In 1973 Albert Bandura conducted an experiment to study social learning theory as it applies to aggression. The idea was that children will learn behaviors that are modeled: If you witness an adult being aggressive, you are more likely to be aggressive yourself especially if you witness the model being rewarded for such behavior. The experiment is known as the Bobo doll study and the results showed that children were more likely to be aggressive toward the doll after watching an adult model aggressive behavior. So, what does this mean? Will children become aggressive if they witness one act of aggression? The answer is complicated because it involves mitigating factors such as biological factors, type of parenting experienced, reinforcement of behaviors, contextual and/or cultural factors.
The Bobo doll experiment occurred prior to video games being developed but has been cited as a reason to not allow children to play violent games, or at least to limit exposure. As you increase your aggression (e.g., fighting) in video games, there is a reward (points or achieved goals) and aggression is modeled throughout the game. Setting limits to screen time, discussing appropriate/inappropriate behaviors in real life, reinforcing desired behaviors, and monitoring use of developmentally appropriate video games can promote healthier gameplay. Some people have criticized parents for allowing younger children to play more mature games yet increase in violence is not seen until the teen years. Is exposure to mature video games in earlier childhood influencing violence in real life? Or are there other, more significant factors?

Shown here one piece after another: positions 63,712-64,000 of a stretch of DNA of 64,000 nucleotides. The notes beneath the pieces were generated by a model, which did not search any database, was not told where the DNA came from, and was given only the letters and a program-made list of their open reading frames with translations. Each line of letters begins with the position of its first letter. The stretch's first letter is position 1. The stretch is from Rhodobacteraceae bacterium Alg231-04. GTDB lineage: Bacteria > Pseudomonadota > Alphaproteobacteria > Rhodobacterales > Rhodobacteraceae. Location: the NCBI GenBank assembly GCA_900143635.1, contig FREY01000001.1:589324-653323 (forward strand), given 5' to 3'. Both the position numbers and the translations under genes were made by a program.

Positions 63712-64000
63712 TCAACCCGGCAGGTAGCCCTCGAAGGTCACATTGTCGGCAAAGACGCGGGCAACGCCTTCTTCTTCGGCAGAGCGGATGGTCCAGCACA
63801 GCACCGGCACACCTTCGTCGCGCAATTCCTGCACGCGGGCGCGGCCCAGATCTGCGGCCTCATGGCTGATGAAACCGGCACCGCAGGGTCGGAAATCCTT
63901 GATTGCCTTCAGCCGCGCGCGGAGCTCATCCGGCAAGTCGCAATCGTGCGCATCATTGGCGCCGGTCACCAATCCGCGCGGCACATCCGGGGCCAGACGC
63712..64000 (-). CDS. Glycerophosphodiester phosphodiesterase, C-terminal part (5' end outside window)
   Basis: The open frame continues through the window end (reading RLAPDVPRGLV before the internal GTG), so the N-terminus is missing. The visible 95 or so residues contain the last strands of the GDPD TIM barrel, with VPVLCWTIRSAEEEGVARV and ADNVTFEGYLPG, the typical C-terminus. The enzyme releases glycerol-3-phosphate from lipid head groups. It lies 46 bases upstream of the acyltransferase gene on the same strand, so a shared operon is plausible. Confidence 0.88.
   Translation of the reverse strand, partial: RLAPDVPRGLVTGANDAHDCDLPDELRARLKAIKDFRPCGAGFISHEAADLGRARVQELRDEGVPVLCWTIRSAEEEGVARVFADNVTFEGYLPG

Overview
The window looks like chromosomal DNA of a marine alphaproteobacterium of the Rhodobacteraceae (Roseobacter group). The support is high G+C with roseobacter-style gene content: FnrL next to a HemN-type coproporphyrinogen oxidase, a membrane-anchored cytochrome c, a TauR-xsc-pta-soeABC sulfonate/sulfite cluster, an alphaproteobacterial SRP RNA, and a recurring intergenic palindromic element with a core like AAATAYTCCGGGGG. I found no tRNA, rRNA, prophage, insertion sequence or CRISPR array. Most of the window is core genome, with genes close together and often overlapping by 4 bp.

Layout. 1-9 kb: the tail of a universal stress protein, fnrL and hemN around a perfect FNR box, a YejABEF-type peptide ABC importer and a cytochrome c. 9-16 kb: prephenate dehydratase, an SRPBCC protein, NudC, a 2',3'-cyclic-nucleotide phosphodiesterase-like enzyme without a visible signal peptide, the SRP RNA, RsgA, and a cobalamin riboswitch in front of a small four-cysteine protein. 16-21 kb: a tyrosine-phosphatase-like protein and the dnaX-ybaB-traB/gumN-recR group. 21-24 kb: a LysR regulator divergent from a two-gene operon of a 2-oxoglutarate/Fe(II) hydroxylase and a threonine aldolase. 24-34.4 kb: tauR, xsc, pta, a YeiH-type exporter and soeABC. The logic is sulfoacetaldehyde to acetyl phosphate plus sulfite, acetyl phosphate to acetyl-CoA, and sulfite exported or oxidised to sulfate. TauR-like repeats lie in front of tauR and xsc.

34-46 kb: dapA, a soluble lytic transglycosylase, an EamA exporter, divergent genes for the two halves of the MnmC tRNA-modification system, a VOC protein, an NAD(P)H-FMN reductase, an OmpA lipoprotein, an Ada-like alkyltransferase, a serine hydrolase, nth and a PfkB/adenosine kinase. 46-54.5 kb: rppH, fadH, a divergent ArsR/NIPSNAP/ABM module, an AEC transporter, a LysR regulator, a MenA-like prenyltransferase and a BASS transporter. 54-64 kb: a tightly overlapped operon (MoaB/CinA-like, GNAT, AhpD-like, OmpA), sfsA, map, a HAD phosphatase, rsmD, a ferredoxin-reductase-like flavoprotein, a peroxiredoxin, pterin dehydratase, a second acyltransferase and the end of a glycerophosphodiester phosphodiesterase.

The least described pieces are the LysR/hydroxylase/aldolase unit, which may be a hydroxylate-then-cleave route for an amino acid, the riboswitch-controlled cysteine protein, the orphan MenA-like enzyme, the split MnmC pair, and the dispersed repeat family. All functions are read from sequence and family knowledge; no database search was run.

Research has not found a link between video games and school shooters despite what the media has portrayed. If violence in video games and other forms of media were the culprit, the rate of shootings would be higher as the percentage of children who play video games is around 90% and 85% of games on the market include some form of violence. So what is the cause of violence in the community? Is it that there is no sense of community anymore? Or is there an increase in social isolation and mental health issues?
Perceptions of what leads to violence varies by the type of violent act, ethnicity of the perpetrator, and social interactions. Many people believe that mass shootings (including but not limited to school shootings) are a result of a severe mental health disorder like schizophrenia or psychosis. However, these and others only account for approximately 5% of mass shootings. Whereas non-psychotic mental health issues (e.g., depression) account for around 25% and 23% linked to substance use disorders. But there is a general perception of a student with a mental illness or one who is a loner (no friends, bullied by others) as the perpetrator of a school shooting. Having links to the community, support of loved ones and friends, good self-esteem, and engagement in social interactions can provide protective factors against the violence seen in schools around the country.
Important things to note as a parent: monitor what your child is watching and playing, look for changes in mood and behavior, seek support if needed, and talk to your child about appropriate ways to handle disappointments, negative emotions, and challenges in life. Instead of focusing on what may influence negatively, let’s reinforce what will have a positive influence on your child’s life as they grow and develop.
Michelle A. Culver, LMFT